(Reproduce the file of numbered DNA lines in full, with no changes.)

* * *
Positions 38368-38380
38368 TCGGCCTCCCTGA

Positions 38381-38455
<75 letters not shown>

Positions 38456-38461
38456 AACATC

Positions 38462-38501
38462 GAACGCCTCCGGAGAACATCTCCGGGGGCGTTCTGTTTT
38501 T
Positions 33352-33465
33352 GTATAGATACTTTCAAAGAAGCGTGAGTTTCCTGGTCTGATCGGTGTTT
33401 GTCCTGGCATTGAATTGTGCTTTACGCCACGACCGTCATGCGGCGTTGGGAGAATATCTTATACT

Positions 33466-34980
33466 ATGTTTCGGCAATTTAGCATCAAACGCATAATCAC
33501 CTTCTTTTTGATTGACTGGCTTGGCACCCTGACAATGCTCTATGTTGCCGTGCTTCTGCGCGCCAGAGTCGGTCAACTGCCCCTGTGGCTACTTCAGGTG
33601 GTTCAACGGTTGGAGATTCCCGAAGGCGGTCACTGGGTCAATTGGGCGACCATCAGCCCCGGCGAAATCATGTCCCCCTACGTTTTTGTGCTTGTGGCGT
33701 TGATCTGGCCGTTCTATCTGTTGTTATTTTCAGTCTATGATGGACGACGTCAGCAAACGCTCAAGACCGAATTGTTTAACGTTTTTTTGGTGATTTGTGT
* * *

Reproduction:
Positions 38368-38380
38368 TCGGCCTCCCTGA

Positions 38381-38455
<75 letters not shown>

Positions 38456-38461
38456 AACATC

Positions 38462-38501
38462 GAACGCCTCCGGAGAACATCTCCGGGGGCGTTCTGTTTT
38501 T
Positions 33352-33465
33352 GTATAGATACTTTCAAAGAAGCGTGAGTTTCCTGGTCTGATCGGTGTTT
33401 GTCCTGGCATTGAATTGTGCTTTACGCCACGACCGTCATGCGGCGTTGGGAGAATATCTTATACT

Positions 33466-34980
33466 ATGTTTCGGCAATTTAGCATCAAACGCATAATCAC
33501 CTTCTTTTTGATTGACTGGCTTGGCACCCTGACAATGCTCTATGTTGCCGTGCTTCTGCGCGCCAGAGTCGGTCAACTGCCCCTGTGGCTACTTCAGGTG
33601 GTTCAACGGTTGGAGATTCCCGAAGGCGGTCACTGGGTCAATTGGGCGACCATCAGCCCCGGCGAAATCATGTCCCCCTACGTTTTTGTGCTTGTGGCGT
33701 TGATCTGGCCGTTCTATCTGTTGTTATTTTCAGTCTATGATGGACGACGTCAGCAAACGCTCAAGACCGAATTGTTTAACGTTTTTTTGGTGATTTGTGT